Greene Naftali Gallery
September 3 – October 3, 2015
“I didn’t tell you what impulse drove me except I was a biographer. Was I surprised I could understand their language? Yes.” With these words, Trisha Baga speaks to her audience from the future. Orlando, which takes its name from both the Virginia Woolf novel about the eponymous, gender-swapping immortal, and the Floridian city, is an exhibition out of time, taking place in an imagined future after a great flood consumes Florida whole. It is, for lack of a better word, a meta-exhibition, replete with a faux documentary explaining the mechanics of the imagined thaw and flood, an array of “archaeological finds” Baga has hewn out of sloppy ceramic and displayed on spot-lit pedestals, and, at its center, MS Orlando (2015), a 3D video chronicling the postdiluvian aftermath. Inviting us into the ruins, Baga challenges us to decipher the story she transmits.
In MS Orlando, the exhibition’s organizing meta-museological conceit quickly dissipates into a delirium of imagery and sounds. The video unfolds through an anarchic process of free association: Baga juxtaposes low-res footage of contemporary life—bodies streaming through Times Square, a man costumed as a bagel dancing spasmodically on the street, women gathered in a mall aping Michael Jackson moves demoed by a mic’d guide, portly men in Speedos flipping flips on bungee cords—with shots of her Pekinese, her mother, her studio, her friends, her iPhone, peacocks pecking, computer graphics, and websites. The video is in 3D, but the soundtrack—a medley of clips from movies, audiobooks, and orchestral and pop music, interjected with Baga’s own voice reading from a script—is so intense I’m tempted to call it 4D. The bipolar flood of sound, alternately triumphant and melancholic, trepidatious and eerie, injects the mundane visuals with unexpected emotional force. The experience is disorienting; it is all but impossible to parse a coherent narrative from the onslaught of stimuli. Eventually you resign yourself to the flow of images and sounds, to moments of recognition and others of complete confusion.
The video’s inscrutability, in spite of the backstory outlined in text, is one of its greatest virtues. Baga manages to elicit a whole slew of emotional responses and to invite us to interpretation without wielding a heavy hand or ever letting us get too comfortable in our conclusions. The shots of pedestrians, pre-fab offices, and cruise vacationers call to mind the quotidian banalities Harun Farocki strung together in films like How to Live in the Federal Republic of Germany, and they produce a similar effect, stirring dull pangs of horror at the state of our relationally and recreationally dysfunctional culture. But MS Orlando is also funny and frenetic, inflected with a pell-mell of millennial technology and cultural references, what the press-release terms a “technological economy of accelerated attention spans,” that serve to temper any somberness with ironic absurdity—Farocki doused with a diluted dose of Ryan Trecartin. Unlike the state of half-delighted/half-terrified paralysis Trecartin’s abrasive, apocalyptic videos of millennial culture induce, however, Baga’s is an emotional rollercoaster. A slow shot through a carwash accompanied by surging John Williams-y orchestral music feels, preposterously, like the most jubilant moment of your life; a clip of an indigenous flutist playing the actual John Williams Jurassic Park theme song casts you into a state of despondency, so predictable it’s farcical.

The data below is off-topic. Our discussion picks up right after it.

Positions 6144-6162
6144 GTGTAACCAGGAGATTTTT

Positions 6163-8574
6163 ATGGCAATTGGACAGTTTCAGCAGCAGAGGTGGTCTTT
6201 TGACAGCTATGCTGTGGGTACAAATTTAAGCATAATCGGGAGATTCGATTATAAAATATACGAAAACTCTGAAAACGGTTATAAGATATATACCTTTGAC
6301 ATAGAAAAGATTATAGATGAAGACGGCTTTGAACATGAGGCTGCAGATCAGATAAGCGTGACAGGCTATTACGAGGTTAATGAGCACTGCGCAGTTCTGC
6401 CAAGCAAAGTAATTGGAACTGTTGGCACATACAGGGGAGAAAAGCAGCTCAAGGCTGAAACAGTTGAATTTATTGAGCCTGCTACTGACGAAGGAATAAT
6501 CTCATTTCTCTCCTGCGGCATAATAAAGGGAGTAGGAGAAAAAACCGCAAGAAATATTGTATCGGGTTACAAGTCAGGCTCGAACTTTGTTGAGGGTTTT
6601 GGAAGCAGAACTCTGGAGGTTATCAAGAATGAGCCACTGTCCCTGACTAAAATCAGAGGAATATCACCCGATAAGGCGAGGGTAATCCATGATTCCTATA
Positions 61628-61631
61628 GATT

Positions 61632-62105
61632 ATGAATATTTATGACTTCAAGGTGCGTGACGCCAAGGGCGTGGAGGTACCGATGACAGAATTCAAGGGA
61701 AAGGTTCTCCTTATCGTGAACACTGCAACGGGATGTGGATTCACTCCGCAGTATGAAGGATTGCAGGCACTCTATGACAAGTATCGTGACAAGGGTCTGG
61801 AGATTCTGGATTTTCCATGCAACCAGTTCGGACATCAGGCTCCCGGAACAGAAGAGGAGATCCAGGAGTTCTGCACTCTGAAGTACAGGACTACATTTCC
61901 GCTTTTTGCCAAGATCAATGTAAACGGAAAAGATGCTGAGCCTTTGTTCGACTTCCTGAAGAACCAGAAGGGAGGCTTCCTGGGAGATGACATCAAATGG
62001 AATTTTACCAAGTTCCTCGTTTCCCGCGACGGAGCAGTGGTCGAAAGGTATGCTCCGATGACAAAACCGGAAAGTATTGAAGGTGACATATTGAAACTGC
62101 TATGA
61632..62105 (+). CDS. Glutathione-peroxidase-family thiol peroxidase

MS Orlando finds its literal three-dimensional embodiment in the ceramic objets displayed in the gallery space adjacent to the projection. Coated in bright, marbleized glazes that bleed together or burst into iridescent crystals like mildew, the ceramics pose as the detritus of our millennial moment—iMacs, Crocs, soap dispensers, cans of Cheez Whiz—bloated and petrified into psychedelic rock. The glazes are beautiful and the point of these “artifacts” in relation to the video and the exhibition as a whole are well taken, but the statuettes themselves are clunky and monotonous, especially compared to the video, which is so full of flux. Realized in such literal terms, the exhibition’s museological motifs begin to feel a little gimmicky and, in obvious contrast to MS Orlando, one-dimensional. The best ceramics are the more abstract pieces, large perforated blobs or small spangled fragments reminiscent of the amorphous shapes that appear and disappear in MS Orlando. Rationed out among the ceramics are a few “fresh” tokens from reality—real cigarette butts, a lighter, a beer can, some doggie kibble in a Croc—that replay the mix of fact and fantasy that informs Baga’s work. The trash alludes to, but unfortunately doesn’t deliver, the thrilling and moving chaos found in the video work.
Gimmicks aside, space and time are the reverberating themes of the exhibition. “Time isn’t linear, we just perceive it that way,” the voiceover in MS Orlando announces, quoting Terminator. The silhouette of Baga’s hand reaches across the projection as if to caress one of the objects inhabiting another layer. But, constrained by the boundaries of its plane, she touches nothing; the gesture is thwarted, just a flourish. This frustrated act emits a quiet melancholy, evoking irrevocable rifts and impossibilities that, like so much of the film, are ineffable. In another scene, Baga’s face, mostly obscured by her messy hair and the large glasses teetering at the end of her nose, peers down into the camera; not at us, her audience, but through to other worlds unfolding on different layers of her video. She is the “archeolojist” [sic], the self-proclaimed “biographer,” reaching through layers of space and time to piece together the story of our antediluvian present. We watch with her.